NEW PORT RICHEY — It's been a long and winding road for Richard Sikes, one that's not been short of challenges and adversity.
In 1996, Sikes was a high school dropout who had few future prospects. But he went to night school and passed the GED test — then shocked his family by enlisting in the Army.
He served in Iraq for a year before being medically discharged for an injury from basic training. And just when he was embarking on another chapter as college student, Sikes found himself dealing with the devastating diagnosis of a brain tumor.
It literally stopped him in his tracks. But not for long.
Tonight, Sikes, who is now 31 and living in Port Richey, will proudly don his first cap and gown to collect his associate of arts degree at Pasco-Hernando Community College's winter commencement ceremony. He will be one of 300 honored and among nearly 900 who have earned a certificate of completion or two-year degree during the summer and winter semesters.
"I'm very proud of him," said his mom, Yolanda Berry. "If you had told me he would be doing this 10 years ago, I would have laughed at you because he was going nowhere."
Now, said Sikes, "I'll be the first person in my family to graduate from college."
Sikes credits his turnaround to his support from friends and family — and his own change in attitude.
"I wouldn't be here if it weren't for them," he said.
The biggest challenge came last year, when doctors told Sikes he had a tumor the size of a quarter on his pituitary gland.
"It was pretty difficult at first to even really comprehend what it meant," Sikes said. "It was causing problems visually and mentally with my thought process with the pressure on my brain. It was affecting my hormones."
Fortunately, the tumor was benign, though the illness put a damper on Sikes' plans to graduate early. Even so, he made a remarkable recovery after the tumor was removed Oct. 4 at James A. Haley VA Medical Center. He was back in school Jan. 5.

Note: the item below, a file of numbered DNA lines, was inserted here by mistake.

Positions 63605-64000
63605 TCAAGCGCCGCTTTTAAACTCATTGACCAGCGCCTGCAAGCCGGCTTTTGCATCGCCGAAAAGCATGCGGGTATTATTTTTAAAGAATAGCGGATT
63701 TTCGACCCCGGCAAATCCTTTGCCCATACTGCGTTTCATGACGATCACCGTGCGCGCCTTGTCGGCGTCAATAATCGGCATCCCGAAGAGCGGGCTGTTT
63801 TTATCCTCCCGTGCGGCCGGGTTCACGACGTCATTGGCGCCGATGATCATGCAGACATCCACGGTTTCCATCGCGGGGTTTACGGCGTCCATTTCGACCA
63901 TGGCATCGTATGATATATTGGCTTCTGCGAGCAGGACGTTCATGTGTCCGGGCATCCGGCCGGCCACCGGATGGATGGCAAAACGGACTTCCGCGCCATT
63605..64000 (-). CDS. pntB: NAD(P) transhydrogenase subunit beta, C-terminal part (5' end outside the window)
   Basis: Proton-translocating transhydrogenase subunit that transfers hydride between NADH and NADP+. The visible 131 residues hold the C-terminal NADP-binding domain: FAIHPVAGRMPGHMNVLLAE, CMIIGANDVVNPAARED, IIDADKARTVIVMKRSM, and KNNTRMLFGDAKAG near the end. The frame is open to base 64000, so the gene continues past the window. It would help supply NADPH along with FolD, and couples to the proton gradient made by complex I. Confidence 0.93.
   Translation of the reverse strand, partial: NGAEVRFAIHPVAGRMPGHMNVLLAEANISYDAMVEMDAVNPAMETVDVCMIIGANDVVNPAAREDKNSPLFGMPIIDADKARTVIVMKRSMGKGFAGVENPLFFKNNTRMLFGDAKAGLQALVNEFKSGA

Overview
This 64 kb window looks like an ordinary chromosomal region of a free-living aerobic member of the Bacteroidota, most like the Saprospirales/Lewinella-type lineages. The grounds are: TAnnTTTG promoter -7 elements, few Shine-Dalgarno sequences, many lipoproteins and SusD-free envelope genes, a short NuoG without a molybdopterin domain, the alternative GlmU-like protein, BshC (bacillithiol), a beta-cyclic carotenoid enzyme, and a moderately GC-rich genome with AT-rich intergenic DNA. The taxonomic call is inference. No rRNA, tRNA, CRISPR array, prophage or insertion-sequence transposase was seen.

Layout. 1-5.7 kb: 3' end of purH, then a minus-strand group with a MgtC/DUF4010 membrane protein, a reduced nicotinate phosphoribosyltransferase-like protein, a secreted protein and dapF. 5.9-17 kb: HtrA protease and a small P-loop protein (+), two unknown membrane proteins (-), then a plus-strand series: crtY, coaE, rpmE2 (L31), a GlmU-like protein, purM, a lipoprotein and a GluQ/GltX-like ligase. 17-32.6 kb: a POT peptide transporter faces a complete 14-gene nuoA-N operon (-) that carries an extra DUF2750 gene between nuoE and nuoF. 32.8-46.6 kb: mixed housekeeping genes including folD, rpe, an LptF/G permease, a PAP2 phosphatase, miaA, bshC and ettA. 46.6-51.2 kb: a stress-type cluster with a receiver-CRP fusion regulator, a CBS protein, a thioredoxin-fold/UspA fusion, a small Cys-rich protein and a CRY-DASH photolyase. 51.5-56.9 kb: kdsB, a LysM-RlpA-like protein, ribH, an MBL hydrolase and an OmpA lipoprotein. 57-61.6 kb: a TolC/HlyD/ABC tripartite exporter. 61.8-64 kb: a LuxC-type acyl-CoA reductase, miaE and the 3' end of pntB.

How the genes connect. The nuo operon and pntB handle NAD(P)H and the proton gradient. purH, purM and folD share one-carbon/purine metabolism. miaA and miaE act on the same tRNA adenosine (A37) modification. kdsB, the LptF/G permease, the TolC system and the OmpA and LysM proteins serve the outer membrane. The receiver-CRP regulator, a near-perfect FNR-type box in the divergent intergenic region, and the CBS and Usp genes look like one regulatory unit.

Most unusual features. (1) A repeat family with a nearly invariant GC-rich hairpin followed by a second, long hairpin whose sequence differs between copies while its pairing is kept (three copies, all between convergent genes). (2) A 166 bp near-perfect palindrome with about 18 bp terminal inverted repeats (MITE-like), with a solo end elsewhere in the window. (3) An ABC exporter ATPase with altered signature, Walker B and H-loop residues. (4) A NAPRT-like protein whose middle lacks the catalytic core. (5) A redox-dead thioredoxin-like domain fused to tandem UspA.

"He had to drop out that semester but he made a fabulous recovery," said his mom. "He went back to school and it's been awards for this, awards for that ever since. It's been fabulous."
Sikes was named to the National Dean's List and was inducted into the Phi Theta Kappa honor society. He also traveled to Europe to study student diplomacy and international relations through the Scholar Laureate Program after a good friend from the Masonic Lodge helped pay his expenses.
Now Sikes plans to take a semester off to work full time to help his mom financially while she takes some college courses at PHCC. Eventually, he says, he plans to return to school, perhaps in Florida or maybe even at his dream school: the University of North Carolina.
"I grew up in North Carolina. That's pretty much where I was raised," he said. "I have a real special connection to North Carolina."
As for the more distant future, Sikes said he's contemplating becoming a teacher.
"I'm lucky — I'm blessed," he said. "And I'm fortunate because I have gone through a lot of things and overcome a lot of obstacles. For me, personally, every challenge that I meet now is an opportunity to better myself. I'm very happy where I'm at but I'm not completely satisfied. I know I can do better and that's what I'm going to strive for — that's my goal."